A show about a bunch of guys taking their clothes off in front of a thousand women doesn’t sound like a natural fit for a community theater in Bradenton. It’s a little risque and perhaps (depending on your sensibilities) kind of tasteless. You definitely don’t want to bring the kids.
On opening night, a few people (not many) didn’t come back to their seats after intermission, and from their conversations it seemed as though the subject matter offended them.
Still, the Manatee Players’ new production of “The Full Monty” has everything it needs to be a hit. David Yazbek’s songs are catchy and delightful from start to finish. The sets by Donna Buckalter work in concert with the lighting design by Joseph P. Oshry to create settings that are appropriately dreary without being off-putting. The book by the great Terrence McNally is hilarious and occasionally poignant, and the five-piece pit orchestra sounds remarkably full.
The cast, directed by Dewayne Barrett, is generally strong, too. The acting is charismatic and natural, and undeniably courageous, and the actors get the most out of McNally’s script.
The acting is charismatic and natural, and undeniably courageous, and the actors get the most out of McNally’s script.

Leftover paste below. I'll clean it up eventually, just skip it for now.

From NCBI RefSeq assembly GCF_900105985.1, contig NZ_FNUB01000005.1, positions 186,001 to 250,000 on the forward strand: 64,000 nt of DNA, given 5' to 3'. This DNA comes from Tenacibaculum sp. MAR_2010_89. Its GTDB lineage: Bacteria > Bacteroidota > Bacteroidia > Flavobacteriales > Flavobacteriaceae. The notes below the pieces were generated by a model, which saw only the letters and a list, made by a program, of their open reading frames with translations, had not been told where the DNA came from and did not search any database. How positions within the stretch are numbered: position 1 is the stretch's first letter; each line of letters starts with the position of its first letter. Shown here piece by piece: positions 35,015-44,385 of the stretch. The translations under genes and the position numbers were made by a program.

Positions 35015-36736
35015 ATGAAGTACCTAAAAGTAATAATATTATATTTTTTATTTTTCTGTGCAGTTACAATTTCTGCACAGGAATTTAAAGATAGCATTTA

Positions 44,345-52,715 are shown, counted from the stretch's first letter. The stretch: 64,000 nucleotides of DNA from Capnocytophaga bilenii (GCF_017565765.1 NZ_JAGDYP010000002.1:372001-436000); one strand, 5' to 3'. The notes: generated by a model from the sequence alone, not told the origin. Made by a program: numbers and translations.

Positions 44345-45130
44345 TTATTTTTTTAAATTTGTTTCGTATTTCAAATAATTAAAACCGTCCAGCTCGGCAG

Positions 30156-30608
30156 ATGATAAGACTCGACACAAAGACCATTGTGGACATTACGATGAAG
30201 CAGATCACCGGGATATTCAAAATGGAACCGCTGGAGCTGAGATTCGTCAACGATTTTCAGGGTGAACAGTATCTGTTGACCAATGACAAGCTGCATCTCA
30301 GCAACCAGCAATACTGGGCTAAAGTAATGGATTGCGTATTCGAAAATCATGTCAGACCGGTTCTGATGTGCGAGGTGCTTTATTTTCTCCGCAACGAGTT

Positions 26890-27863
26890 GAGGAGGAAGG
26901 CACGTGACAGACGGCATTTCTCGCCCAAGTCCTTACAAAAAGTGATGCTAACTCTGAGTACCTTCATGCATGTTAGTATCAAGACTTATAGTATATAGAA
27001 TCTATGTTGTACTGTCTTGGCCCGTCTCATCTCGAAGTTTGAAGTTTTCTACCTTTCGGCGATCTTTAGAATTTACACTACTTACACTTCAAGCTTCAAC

There was a big problem on opening night, though: lots of flat notes from several singers. Even in the big numbers with most of the cast signing, the harmonies were very often audibly sour.
Lots of problems that happen early in a show’s run get solved or ameliorated in ensuing performances, and that could be one of them.
The story, as most people know, involves a bunch of steelworkers who have lost their factory jobs. The women in the town (the musical moves the setting to Buffalo, N.Y., from the English town of the original film) have become the breadwinners, and they spend a lot of their time and money watching Chippendales dancers, who are performing locally.
One guy is so far behind on his child support payments that he’s in danger of losing the right to see his son, whom he adores. That guy gets the idea to raise money by putting together a show featuring local guys stripping. Since most of the guys aren’t all that hot, he decides they should go “full Monty” and get completely nude on stage.
Manatee Players newcomer Keith Faris has the central role of Jerry, the instigator of the scheme, and he’s great to watch, especially in the more tender moments. Despite the raucousness of the main story, there’s a healthy dose of poignancy in the show as well.) There’s not a bad performance, barely even a moment of weak acting, from the entire cast. Besides Faris, some of the best performances come from David Walker as one of the strippers and young Patrick Higgins as Jerry’s son.
But thanks to the songs, the book and the acting of the19-person cast, “The Full Monty” still ends up being a load of fun
The show’s a bit overlong (three hours, including intermission), but thanks to the songs, the book and the acting of the 19-person cast, “The Full Monty” still ends up being a load of fun.
Details: Through May 7, Stone Hall at the Manatee Performing Arts Center, 502 Third Ave. W., Bradenton. 7:30 p.m. Wednesday-Thursday, 8 p.m. Friday-Saturday, 2 p.m. Sunday. $27-$37. 941-748-5875, manateeperformingartscenter.com.